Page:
Alligators are huge reptiles that spend most of their time in the water. Alligators are generally known for their size, teeth, and their threat to humans. However, there is a ton to learn about these prehistoric animals. Their skeletons, for example, might be a source of curiosity for some people.
So, is an alligator a vertebrate or an invertebrate?
Alligators are classified as vertebrates. Alligators have backbones and a spinal cord. Being a vertebrate means that alligators also have an advanced internal skeleton and a developed brain. Only about 2% of animals in the animal kingdom are vertebrates, while the other 98% are invertebrates!
In this article, we’ll discuss the details of alligators’ vertebrate status, as well as, the difference between invertebrates and vertebrates and what that means!
What Is The Difference Between An Invertebrate and A Vertebrate?
The most obvious difference between a vertebrate and an invertebrate is the backbone. Invertebrates have no backbone at all while vertebrates have developed skeletons made of bone and cartilage.
The vertebrae on the spine serve to protect and encase the spinal cord. Vertebrates also have a brain housed within a skull. Animals with a spine also have a developed respiratory system and central nervous system, while invertebrates do not.
Because invertebrates lack supporting structures, they tend to be very small. Many of them stay in one place throughout their entire lives and some can even make their own food! Invertebrates can be found in all different sorts of habitats and for every 100 animals in existence today, 98% of them are invertebrates.
What Animals Are Vertebrates?
Even though there are fewer of them, vertebrates are the animals we’re most familiar with.
Fish, birds, mammals, reptiles, and amphibians are all vertebrates. Some common examples of vertebrates are goldfish, dogs, cats, pigeons, frogs, and snakes! Yes, this means that even something as slithery as a snake has a backbone.
What Animals Are Invertebrates?
Invertebrates are more of a mystery to us. Insects, echinoderms, worms, mollusks, sponges, and coelenterates are all invertebrates. Some other examples of these animals are octopuses, squids, jellyfish, starfish, earthworms, and corals.
Invertebrates are found all over the world but the largest of these animals are usually found in the ocean. The buoyancy of the water allows invertebrates to grow larger than they would normally be able to on land without a backbone.
Is An Alligator A Vertebrate Or An Invertebrate?
Since alligators are reptiles, they definitely fall into the category of vertebrates.
Alligators are pretty large and need strong backbones to support their bodies. Alligators also have skulls that house their brains and central nervous systems like other vertebrates.
Of course, alligators also have spinal cords housed within their vertebrae. One obvious physical trait that alligators have are their long strong tails. An alligator’s spine runs all the way down its tail, because of this, they have a lot of vertebrae!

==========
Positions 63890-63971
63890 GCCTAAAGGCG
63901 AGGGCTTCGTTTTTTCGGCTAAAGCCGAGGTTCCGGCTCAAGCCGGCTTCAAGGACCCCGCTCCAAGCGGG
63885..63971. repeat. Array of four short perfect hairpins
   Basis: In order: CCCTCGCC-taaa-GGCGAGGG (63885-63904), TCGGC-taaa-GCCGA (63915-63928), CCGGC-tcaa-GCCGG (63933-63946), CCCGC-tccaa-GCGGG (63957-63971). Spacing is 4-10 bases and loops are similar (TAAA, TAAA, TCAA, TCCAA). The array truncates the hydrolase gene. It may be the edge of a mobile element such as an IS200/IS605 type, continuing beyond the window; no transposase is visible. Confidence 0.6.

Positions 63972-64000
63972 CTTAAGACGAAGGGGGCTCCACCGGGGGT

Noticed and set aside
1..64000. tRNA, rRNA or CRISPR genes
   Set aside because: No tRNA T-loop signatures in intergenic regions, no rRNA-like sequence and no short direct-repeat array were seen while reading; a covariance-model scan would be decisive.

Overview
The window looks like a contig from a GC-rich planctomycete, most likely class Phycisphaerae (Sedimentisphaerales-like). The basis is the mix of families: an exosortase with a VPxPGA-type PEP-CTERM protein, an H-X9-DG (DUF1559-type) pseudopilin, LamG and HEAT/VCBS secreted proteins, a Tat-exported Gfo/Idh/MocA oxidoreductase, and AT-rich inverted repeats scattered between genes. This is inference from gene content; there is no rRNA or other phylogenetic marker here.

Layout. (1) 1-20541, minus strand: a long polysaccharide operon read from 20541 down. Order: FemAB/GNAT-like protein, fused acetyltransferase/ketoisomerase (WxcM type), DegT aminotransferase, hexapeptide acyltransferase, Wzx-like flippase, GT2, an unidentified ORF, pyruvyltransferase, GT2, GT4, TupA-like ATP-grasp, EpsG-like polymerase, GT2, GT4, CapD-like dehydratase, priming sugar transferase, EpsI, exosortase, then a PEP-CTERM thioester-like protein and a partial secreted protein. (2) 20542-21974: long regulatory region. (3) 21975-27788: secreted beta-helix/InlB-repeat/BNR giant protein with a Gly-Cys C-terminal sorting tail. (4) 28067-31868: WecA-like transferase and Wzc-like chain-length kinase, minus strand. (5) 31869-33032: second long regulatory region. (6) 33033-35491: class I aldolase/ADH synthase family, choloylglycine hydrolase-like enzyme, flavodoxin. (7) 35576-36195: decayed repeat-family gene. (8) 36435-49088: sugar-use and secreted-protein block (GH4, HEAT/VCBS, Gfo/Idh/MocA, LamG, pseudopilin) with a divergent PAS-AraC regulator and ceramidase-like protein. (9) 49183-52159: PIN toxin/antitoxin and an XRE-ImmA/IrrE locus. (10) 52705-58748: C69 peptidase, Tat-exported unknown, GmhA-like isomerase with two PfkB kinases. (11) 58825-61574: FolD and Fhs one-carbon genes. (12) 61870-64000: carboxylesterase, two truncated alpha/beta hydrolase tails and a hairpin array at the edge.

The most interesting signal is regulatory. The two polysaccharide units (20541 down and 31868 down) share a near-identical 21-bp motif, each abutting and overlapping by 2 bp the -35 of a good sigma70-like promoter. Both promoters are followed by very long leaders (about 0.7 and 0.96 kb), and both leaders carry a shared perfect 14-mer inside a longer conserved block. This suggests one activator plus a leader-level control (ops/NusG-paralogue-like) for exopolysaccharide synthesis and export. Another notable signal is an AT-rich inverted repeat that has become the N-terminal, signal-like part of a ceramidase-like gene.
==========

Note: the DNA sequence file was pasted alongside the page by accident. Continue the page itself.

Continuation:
How Many Vertebrae Do Alligators Have?
Alligators have vertebrae that run the length of their body. Alligators have 8 cervical vertebrae, 11 thoracic vertebrae, 5 lumbar vertebrae, 2 sacral vertebrae, and a whopping 40 caudal vertebrae! Obviously, these 40 caudal vertebrae can be found in their tails!
In the video below, you can see why alligators have so many vertebrae in their tails. They can use them to swim, hurt and kill prey, and even knock people over!
Are There Different Kinds Of Alligators?
There are two main types of alligators.
The American alligator can be found exclusively in the U.S. These alligators are found in the southeastern states. American alligators often frequent lagoons, swamps, slow-moving rivers, and even ponds.
The only other species of alligator in existence is the Chinese alligator. The Chinese alligator is found in northeast China along the Yangtze river. Of course, both of these types of alligators are invertebrates.
Sadly, there are more species of alligators that are extinct than in existence today.
What Else Is Special About Alligators?
Alligators are fascinating vertebrates and have a few special features that make them distinguishable from crocodiles and caimans.
Alligators have distinctly flat and u-shaped snouts. They’re large animals but tend to be smaller than crocodiles. Alligators are darker on top and lighter beneath their bellies. This coloring helps them to blend into their natural environments. They have super tough protective scales that protect their bodies when they end up fighting with other alligators!
Alligators have a mating season and lay one clutch of eggs per year. Females build nests that are 6 feet in diameter and 1 to 2 feet high, were they hide their eggs inside, and they also stay close by to protect them until hatching. Alligator courtship is loud and involves a lot of “dancing.”
Alligators are definitely vertebrates. They have over 60 vertebrae that run from the base of their skull down to their tail. Like all other reptiles, these beasts need a strong internal skeleton to function and survive!